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What are your views on Crabb concertinas?

The ones I've played have ranged in quality from good to great. If you're thinking of buying one, I'd suggest that you try to get the opportunity to play it first. If that's not possible, see if you can have it tried out by someone whose judgment you trust. (I would make that recommendation about any vintage concertina.)

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I play a 40-key C/G anglo made in 1972 which I've had for more than 20 years and I'm very happy with. It has aluminium reed shoes so it's quite light. I also used to have a 1924 38-key G/D, which was a fine instrument but I never quite got on with it, probably because I found it a bit heavy compared to the C/G.


They're good instruments. A lot of Jeffries were made by, or using parts supplied by, Crabb. As Daniel says, any vintage instrument must be looked at carefully. However with a good Crabb you'll get a fine instrument.

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Crabb concertinas have been made since 1860 starting with John Crabb and over 4 generations to Geoff Crabb who's still making them. Crabb have made all types of concertina (English, Anglo, Duet) in all the sizes over this timescale.


So with this history and wide range of products, it's difficult to generalise and give opinions which are valid for all. As Daniel has said, their quality is in the upper range and their best are very very good indeed. Early Jeffries anglo concertinas were most probably made by Crabb (see this article http://www.concertina.net/rd_crabb.html) so there should be no obvious and immediate reason why Crabb instruments aren't of equivalent merit, equivalent value and equivalent price to a C Jeffries instrument. However, the auction results tell a different story - at least on the price front.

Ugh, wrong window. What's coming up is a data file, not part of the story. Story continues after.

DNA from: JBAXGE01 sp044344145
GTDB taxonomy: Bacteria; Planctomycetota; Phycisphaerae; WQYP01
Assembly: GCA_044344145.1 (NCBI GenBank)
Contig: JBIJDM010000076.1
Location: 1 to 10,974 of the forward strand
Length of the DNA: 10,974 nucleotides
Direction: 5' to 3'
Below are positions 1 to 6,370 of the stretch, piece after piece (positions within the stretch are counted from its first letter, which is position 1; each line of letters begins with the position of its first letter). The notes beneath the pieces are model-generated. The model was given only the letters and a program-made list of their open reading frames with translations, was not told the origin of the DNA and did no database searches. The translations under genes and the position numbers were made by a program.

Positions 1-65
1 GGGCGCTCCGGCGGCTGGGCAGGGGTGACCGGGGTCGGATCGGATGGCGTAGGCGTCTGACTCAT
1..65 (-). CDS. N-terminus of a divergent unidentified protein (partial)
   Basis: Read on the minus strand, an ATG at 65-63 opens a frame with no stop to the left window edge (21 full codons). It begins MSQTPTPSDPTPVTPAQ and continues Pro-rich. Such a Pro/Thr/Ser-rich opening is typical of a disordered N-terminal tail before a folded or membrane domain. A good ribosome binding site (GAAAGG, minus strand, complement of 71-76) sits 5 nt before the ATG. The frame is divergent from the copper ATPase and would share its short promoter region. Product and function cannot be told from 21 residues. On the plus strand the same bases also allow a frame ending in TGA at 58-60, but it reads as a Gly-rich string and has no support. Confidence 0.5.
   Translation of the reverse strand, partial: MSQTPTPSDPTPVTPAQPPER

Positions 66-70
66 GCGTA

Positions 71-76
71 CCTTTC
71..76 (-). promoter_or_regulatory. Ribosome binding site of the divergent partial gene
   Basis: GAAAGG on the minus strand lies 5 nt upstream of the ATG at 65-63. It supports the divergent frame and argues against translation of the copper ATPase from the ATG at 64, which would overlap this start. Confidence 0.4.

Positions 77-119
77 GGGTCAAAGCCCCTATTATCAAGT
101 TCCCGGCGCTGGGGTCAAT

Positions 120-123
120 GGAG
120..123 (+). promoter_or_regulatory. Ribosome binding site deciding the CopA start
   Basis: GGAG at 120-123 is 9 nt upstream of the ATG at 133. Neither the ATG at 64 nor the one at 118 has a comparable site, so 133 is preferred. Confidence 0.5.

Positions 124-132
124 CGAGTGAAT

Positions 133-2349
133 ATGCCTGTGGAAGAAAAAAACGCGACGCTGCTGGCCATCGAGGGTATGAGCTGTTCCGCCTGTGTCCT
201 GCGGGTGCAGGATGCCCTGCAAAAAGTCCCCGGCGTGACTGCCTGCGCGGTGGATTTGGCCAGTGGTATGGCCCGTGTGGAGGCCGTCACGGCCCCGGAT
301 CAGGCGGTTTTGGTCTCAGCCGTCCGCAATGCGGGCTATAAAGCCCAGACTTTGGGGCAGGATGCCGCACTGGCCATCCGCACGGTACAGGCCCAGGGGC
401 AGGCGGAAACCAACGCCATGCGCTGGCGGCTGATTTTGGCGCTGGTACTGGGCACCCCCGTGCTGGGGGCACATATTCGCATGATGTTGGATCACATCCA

The ultimate test is whether the instrument in front of you is right for you in tone and playability. Again, as Daniel has suggested, try the instrument in question.


Alex West

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the auction results tell a different story - at least on the price front.


As another current discussion indicates, it appears that some people are willing to pay a premium for the Jeffries name. Unless you are convinced that only a Jeffries will do, you could do a lot worse than get a good Crabb, and could expect to pay rather less for it.

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